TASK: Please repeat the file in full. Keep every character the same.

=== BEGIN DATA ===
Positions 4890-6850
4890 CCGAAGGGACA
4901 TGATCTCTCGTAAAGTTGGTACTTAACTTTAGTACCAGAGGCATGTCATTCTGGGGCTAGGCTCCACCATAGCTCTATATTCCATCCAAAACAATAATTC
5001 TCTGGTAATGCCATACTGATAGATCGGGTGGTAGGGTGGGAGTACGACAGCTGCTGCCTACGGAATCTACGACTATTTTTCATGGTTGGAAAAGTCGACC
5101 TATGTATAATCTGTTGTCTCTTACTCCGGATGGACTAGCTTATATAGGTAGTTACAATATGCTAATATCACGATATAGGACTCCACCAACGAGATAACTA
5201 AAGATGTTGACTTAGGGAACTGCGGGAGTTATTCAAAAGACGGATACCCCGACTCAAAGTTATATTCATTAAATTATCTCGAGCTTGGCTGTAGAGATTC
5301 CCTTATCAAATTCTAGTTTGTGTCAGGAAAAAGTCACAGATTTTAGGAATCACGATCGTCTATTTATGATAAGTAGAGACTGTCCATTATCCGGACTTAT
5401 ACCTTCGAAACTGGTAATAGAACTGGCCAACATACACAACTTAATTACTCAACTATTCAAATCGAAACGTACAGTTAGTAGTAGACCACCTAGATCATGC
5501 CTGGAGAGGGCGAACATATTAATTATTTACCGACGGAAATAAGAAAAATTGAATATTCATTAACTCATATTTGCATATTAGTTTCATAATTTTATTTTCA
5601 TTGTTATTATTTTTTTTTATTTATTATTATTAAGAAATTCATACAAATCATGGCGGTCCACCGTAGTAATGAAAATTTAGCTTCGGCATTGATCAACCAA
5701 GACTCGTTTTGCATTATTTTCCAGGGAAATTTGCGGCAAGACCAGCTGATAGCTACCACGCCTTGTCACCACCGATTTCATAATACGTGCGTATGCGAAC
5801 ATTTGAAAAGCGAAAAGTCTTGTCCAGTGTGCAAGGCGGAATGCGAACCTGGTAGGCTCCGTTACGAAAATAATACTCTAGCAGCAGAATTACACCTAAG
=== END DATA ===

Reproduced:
Positions 4890-6850
4890 CCGAAGGGACA
4901 TGATCTCTCGTAAAGTTGGTACTTAACTTTAGTACCAGAGGCATGTCATTCTGGGGCTAGGCTCCACCATAGCTCTATATTCCATCCAAAACAATAATTC
5001 TCTGGTAATGCCATACTGATAGATCGGGTGGTAGGGTGGGAGTACGACAGCTGCTGCCTACGGAATCTACGACTATTTTTCATGGTTGGAAAAGTCGACC
5101 TATGTATAATCTGTTGTCTCTTACTCCGGATGGACTAGCTTATATAGGTAGTTACAATATGCTAATATCACGATATAGGACTCCACCAACGAGATAACTA
5201 AAGATGTTGACTTAGGGAACTGCGGGAGTTATTCAAAAGACGGATACCCCGACTCAAAGTTATATTCATTAAATTATCTCGAGCTTGGCTGTAGAGATTC
5301 CCTTATCAAATTCTAGTTTGTGTCAGGAAAAAGTCACAGATTTTAGGAATCACGATCGTCTATTTATGATAAGTAGAGACTGTCCATTATCCGGACTTAT
5401 ACCTTCGAAACTGGTAATAGAACTGGCCAACATACACAACTTAATTACTCAACTATTCAAATCGAAACGTACAGTTAGTAGTAGACCACCTAGATCATGC
5501 CTGGAGAGGGCGAACATATTAATTATTTACCGACGGAAATAAGAAAAATTGAATATTCATTAACTCATATTTGCATATTAGTTTCATAATTTTATTTTCA
5601 TTGTTATTATTTTTTTTTATTTATTATTATTAAGAAATTCATACAAATCATGGCGGTCCACCGTAGTAATGAAAATTTAGCTTCGGCATTGATCAACCAA
5701 GACTCGTTTTGCATTATTTTCCAGGGAAATTTGCGGCAAGACCAGCTGATAGCTACCACGCCTTGTCACCACCGATTTCATAATACGTGCGTATGCGAAC
5801 ATTTGAAAAGCGAAAAGTCTTGTCCAGTGTGCAAGGCGGAATGCGAACCTGGTAGGCTCCGTTACGAAAATAATACTCTAGCAGCAGAATTACACCTAAG